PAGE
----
Wahaca-Soho

by Nick Harman - Thursday April 14, 2011 5:45 pm

80 Wardour St Soho, London W1F www.wahaca.co.uk

You have to watch what you say about Mexico and Mexicans. Dear old Jeremy Clarkson got into awful trouble for making remarks about the latter, based  presumably on the Speedy Gonzalez cartoons he saw as a kid.

Well Jezza has other things to worry about now of course, so lest the big guns of the PC police become brought to bear on me let’s be perfectly clear about one thing – my reluctance to eat Mexican food has nothing to do with any dislike of the country or its inhabitants, but stems from historical bad experiences of the stuff.

Brown food, same ingredients in different formats, bad beans and fierce chilli all served lukewarm on a red hot plate. That was Mexican food when I were a lad. It filled you up, but gave you wind, and was not on my list of ‘must eat cuisines’.

And to be fair it still isn’t. A friend who writes about food in Texas tells me the Mexican food he encounters in the country is stunning but he appreciates it doesn’t travel well. The ingredients lose their freshness, the recipes are dumbed down.

Thomasina Myers, co-founder of Wahaca, came back from Mexico determined to change prejudices about Mexican food. Her first hand experience led her to believe it could work in the UK as something pitched between fast-food and fine dining and now, with the fourth outlet open in Soho, she’s pretty much been proved right if bums on seats count for anything.

Bright, breezy and full of customers who could have walked right out of a TV ad for mobile phones – downy beards for the boys etc – the Soho branch is a cheerful place to eat and an option to the ubiquitous upmarket burger joints.

Pork scratchings come like little swim-training floats in a tin bucket. A change from the usual teeth breakers, they’re puffy and nice and nibbly, although not best designed for shovelling up the authentically lumpy guacomole, that’s a job for Senor Tortilla chip.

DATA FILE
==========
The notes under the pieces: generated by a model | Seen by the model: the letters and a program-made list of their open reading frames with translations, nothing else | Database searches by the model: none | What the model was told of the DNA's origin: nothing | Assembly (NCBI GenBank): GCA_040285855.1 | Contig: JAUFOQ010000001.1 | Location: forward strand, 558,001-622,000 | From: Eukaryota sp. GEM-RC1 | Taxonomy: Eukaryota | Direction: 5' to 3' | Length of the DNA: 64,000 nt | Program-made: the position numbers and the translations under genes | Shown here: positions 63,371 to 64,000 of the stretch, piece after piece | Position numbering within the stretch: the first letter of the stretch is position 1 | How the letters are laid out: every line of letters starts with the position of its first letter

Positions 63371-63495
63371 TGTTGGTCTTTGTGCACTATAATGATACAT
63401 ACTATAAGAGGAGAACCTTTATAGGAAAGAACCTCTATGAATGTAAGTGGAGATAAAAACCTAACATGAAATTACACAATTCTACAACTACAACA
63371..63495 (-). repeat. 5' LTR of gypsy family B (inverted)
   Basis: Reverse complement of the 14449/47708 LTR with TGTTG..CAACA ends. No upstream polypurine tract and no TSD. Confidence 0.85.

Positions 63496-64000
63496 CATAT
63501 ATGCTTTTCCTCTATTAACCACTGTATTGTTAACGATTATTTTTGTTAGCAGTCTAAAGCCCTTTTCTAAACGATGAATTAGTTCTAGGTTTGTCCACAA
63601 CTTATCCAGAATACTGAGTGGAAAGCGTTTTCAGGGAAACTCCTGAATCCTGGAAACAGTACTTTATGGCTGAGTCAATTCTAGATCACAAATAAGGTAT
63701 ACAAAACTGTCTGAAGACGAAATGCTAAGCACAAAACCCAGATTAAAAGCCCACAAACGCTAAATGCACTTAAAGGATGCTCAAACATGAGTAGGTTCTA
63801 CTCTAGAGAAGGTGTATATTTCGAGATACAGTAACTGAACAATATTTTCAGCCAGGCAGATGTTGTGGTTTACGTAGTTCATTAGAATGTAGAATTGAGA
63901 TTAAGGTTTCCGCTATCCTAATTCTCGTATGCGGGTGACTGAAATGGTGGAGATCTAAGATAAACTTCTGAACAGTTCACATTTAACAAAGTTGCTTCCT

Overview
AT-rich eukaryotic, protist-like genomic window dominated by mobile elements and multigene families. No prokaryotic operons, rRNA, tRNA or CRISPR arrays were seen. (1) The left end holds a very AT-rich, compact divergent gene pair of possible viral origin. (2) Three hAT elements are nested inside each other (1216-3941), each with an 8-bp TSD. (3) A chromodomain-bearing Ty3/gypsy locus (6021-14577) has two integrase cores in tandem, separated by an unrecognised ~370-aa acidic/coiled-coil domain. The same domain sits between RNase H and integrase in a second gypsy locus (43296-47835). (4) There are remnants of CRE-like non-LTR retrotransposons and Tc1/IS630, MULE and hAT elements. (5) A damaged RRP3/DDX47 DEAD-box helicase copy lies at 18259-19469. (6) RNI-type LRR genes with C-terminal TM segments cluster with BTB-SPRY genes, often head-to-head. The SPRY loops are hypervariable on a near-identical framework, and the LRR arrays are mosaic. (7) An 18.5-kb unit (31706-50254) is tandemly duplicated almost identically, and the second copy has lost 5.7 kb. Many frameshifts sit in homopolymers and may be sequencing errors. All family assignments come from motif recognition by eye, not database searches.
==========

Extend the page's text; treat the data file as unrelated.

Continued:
Menu pondering over, from ‘street food’ we ordered Grilled British steak with chipotle salsa - three small tacos topped with the  steak. These were good, the steak juicy and rare, the chipotle zingy, and each taco happily enfolded its topping before being popped into the mouth.

Less easy to eat were Tostadas of Chicken guajillo. The chunks of marinated chicken, lettuce, guacamole and smoky guajillo oil were piled high on the tostadas and when bitten half the toppings went up my nose, while the other half tumbled in pieces back down onto the plate. A bit bland too, but then chicken breast often is. The spicy sauces on the table helped take care of that though, their presence reminding you that Mexican taste buds are battle-hardened things.

Chorizo and potato quesidallas were much better, easy to hold and eat they were oozing with cheese and potato but were a bit light on chorizo. Even so the perfectly crisp quesidallas made each bite a good one. Pork torta - Pork pibil, guacamole, refried beans and shredded lettuce in a toasted white bun - came close to being a blogger burger but narrowly escaped such a fate. Another mess to eat, more napkins please, it was a juicy little bite and the toasted bun held its own against the tide of moisture flowing from the pork.

We shared a Platos fuerte, or Big Plate. Chicken again but this time the chicken breast had been marinaded in a mix of cumin, oregano and unspecified other spices. This did it a lot of favours as did the grilling, delivering smoky flavour right onto the meat. Served with coriander rice and slices of onion pickled to a bruised purple colour, it was the most European dish despite its origins and was plenty for two people.

And with that we were gone, not quite like Speedy Gonzalez, as Mexican food is quite heavy but we left happy. Purists do keep saying that there is no 'authentic' Mexican food in the UK and maybe that's true, not having been South of The Border I'm in no position to judge, but is that the point?

Wahaca is turning out highly edible food in jolly surroundings for people who want informal eating at all times of day and night. Its success can be measured by how it has grown from the original Covent Garden store to spread out across London.

I can't see myself making a trip to Wahaca all that often, at the end of the day it's not my kind of cuisine, but they do it very well. The consistency is there, the sharp service is good and the price is right. What do you say Speedy? 

"¡Ándale! ¡Ándale! ¡Arriba! ¡Arriba!"

P.S

In 1999, the Cartoon Network ceased to air Speedy Gonzales. In an interview to Fox News on March 28, 2002, Cartoon Network spokeswoman Laurie Goldberg commented, "It hasn't been on the air for years because of its ethnic stereotypes." This is widely believed to refer to Speedy's fellow mice, who are all shown as being very slow and lazy, and sometimes even appear intoxicated. (Wikipedia)

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